Acid reflux is a common condition, but not everyone is aware that it can affect your teeth. The stomach contains extremely strong acids as these are necessary for digestion. During an attack the acids from the stomach travels up the oesophagus and into the mouth.
The proper name for acid reflux is gastroesophageal reflux disease and it is caused by the small muscle at the base of the oesophagus functioning incorrectly. This muscle is called the lower oesophageal sphincter and when it is functioning properly it prevents the stomach juices from coming up into the mouth. If this muscle inadvertently relaxes and opens up at the wrong times then the stomach acids will rise up from the stomach, into the oesophagus and up into the mouth.
Some people are unaware they even have this condition as it can be completely painless and can present very few symptoms. One sign that it may be happening is noticing a sour taste in your mouth. It could be that the first time it is diagnosed is when you visit Leeds City Dentalcare for a check-up, as if it’s been happening for quite some time you may have signs of dental erosion.
What is Dental Erosion?
Dental erosion is where the enamel layer on the outer surface of the teeth becomes damaged by acids. A clean and healthy mouth normally has a fairly neutral pH level and only becomes acidic after you have eaten. When the pH levels become more acidic then this has the effect of removing essential ions such as calcium and phosphate from the tooth enamel. The end result is that the tooth enamel becomes softer and more vulnerable towards decay.
Signs that this may be happening include noticing:
- Increased sensitivity towards certain foods and food temperatures
- Discolouration as the teeth may appear yellower due to the tooth enamel becoming thinner and exposing more of the dentine layer underneath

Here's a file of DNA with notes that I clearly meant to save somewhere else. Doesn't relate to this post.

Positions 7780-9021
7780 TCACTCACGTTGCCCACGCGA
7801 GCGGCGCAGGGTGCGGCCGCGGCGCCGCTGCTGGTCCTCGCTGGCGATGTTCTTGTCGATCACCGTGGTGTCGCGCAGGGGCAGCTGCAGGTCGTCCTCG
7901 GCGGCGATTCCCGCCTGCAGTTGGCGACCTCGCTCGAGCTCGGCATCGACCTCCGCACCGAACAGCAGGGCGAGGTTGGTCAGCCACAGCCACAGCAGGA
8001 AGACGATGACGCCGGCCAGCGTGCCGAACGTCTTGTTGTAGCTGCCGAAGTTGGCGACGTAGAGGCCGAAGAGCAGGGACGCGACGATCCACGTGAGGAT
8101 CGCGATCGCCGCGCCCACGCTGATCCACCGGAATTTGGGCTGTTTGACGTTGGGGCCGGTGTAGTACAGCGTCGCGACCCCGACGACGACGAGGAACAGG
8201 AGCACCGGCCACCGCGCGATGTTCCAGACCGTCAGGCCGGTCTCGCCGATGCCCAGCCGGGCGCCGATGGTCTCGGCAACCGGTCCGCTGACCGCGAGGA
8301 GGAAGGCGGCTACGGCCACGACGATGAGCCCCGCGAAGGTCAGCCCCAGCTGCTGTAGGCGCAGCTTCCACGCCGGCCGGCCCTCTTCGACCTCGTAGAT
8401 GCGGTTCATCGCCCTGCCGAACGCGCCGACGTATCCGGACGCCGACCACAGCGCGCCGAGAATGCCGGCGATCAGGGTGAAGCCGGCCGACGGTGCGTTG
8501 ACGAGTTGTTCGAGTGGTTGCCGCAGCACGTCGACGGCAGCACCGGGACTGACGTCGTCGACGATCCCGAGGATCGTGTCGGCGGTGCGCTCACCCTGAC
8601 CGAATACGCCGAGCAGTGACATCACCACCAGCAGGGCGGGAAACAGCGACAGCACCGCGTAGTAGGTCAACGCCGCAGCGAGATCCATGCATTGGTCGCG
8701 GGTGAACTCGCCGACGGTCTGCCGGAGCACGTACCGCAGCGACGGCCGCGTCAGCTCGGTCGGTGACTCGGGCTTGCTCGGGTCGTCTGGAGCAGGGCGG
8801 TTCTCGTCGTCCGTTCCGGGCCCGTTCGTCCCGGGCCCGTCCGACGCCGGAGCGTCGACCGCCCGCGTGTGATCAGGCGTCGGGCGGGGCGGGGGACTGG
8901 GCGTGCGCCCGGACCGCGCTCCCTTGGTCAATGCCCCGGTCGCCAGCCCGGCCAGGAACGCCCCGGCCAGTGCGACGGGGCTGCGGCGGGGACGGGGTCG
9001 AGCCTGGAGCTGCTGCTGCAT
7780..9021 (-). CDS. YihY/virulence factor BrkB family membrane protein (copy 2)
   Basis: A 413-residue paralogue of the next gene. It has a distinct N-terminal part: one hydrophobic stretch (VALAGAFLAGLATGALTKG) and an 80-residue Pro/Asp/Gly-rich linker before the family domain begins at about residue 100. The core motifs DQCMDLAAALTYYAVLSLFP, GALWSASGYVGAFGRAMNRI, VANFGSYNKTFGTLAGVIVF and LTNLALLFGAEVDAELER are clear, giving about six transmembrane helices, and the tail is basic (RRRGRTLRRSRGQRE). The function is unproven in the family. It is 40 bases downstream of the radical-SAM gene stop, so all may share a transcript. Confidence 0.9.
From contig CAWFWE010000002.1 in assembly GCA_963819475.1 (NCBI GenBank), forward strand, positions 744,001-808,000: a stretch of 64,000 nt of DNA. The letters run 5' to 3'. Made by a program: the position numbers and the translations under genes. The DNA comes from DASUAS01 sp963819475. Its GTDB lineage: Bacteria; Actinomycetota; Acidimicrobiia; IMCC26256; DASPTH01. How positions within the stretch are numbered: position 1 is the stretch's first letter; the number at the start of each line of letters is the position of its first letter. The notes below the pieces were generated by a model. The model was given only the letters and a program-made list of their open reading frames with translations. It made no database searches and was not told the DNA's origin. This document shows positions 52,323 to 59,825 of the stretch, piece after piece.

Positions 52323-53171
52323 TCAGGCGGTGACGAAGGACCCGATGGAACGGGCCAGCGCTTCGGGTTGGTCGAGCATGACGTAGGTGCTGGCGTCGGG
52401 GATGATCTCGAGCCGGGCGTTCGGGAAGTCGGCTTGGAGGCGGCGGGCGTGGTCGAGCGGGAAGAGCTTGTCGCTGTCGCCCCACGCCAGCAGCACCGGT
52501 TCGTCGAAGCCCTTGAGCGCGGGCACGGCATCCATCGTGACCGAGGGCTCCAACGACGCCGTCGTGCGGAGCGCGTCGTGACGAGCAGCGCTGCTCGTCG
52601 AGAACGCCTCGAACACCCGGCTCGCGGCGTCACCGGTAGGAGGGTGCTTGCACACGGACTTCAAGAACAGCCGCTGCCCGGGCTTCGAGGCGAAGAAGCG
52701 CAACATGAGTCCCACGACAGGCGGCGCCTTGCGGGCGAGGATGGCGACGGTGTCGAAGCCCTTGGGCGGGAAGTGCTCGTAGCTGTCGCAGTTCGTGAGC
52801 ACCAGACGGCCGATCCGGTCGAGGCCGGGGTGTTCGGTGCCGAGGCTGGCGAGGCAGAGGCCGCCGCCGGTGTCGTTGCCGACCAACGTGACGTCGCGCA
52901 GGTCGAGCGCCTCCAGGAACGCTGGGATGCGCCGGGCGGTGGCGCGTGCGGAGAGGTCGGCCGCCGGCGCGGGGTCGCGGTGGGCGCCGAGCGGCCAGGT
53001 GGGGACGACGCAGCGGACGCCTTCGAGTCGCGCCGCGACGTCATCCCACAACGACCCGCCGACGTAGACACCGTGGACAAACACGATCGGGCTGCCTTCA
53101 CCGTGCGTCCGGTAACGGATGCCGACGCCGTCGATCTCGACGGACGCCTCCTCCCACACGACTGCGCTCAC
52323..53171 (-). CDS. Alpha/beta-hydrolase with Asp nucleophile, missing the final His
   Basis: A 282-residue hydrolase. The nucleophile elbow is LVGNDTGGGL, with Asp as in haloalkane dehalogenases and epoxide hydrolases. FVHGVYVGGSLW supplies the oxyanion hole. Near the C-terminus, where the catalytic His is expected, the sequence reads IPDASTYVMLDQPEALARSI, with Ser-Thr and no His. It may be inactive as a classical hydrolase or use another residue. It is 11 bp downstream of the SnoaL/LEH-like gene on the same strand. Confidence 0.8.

- Teeth look more irregular and may even appear to be cracked or chipped as the enamel erodes
- Small indentations or pitting on the surfaces of the teeth
If Dr David Brown or another of our dentists notices signs of acid erosion in your teeth then they will suggest various methods of combating this problem. Using fluoride toothpaste will help to strengthen your teeth, and you should just spit out the excess after brushing rather than rinsing your mouth with water as this will enable some of the fluoride ions to remain in the saliva little longer, prolonging the protective effect. It may also pay to use fluoride mouthwash to help prevent this erosion becoming any worse. If the dental erosion is already quite significant then it could be necessary to bond the tooth with composite resin to help protect it from further damage. Occasionally it might even be necessary to crown the affected tooth to protect it against decay.
Helping to Prevent the Symptoms of Acid Reflux
It will also help tremendously if you manage to get your acid reflux under control, and some people manage to do this by making adjustments to their diet and lifestyle. It could be that the symptoms are triggered by particular foods including fatty foods, creamy foods, chocolate, caffeine and alcohol, and avoiding these products may help lessen the symptoms. Some people also find it helpful to avoid eating big meals, and to eat several small meals throughout the day instead. It’s also worth contacting your dentist in Leeds for help and advice as they may be able to prescribe medications, or could even recommend surgery.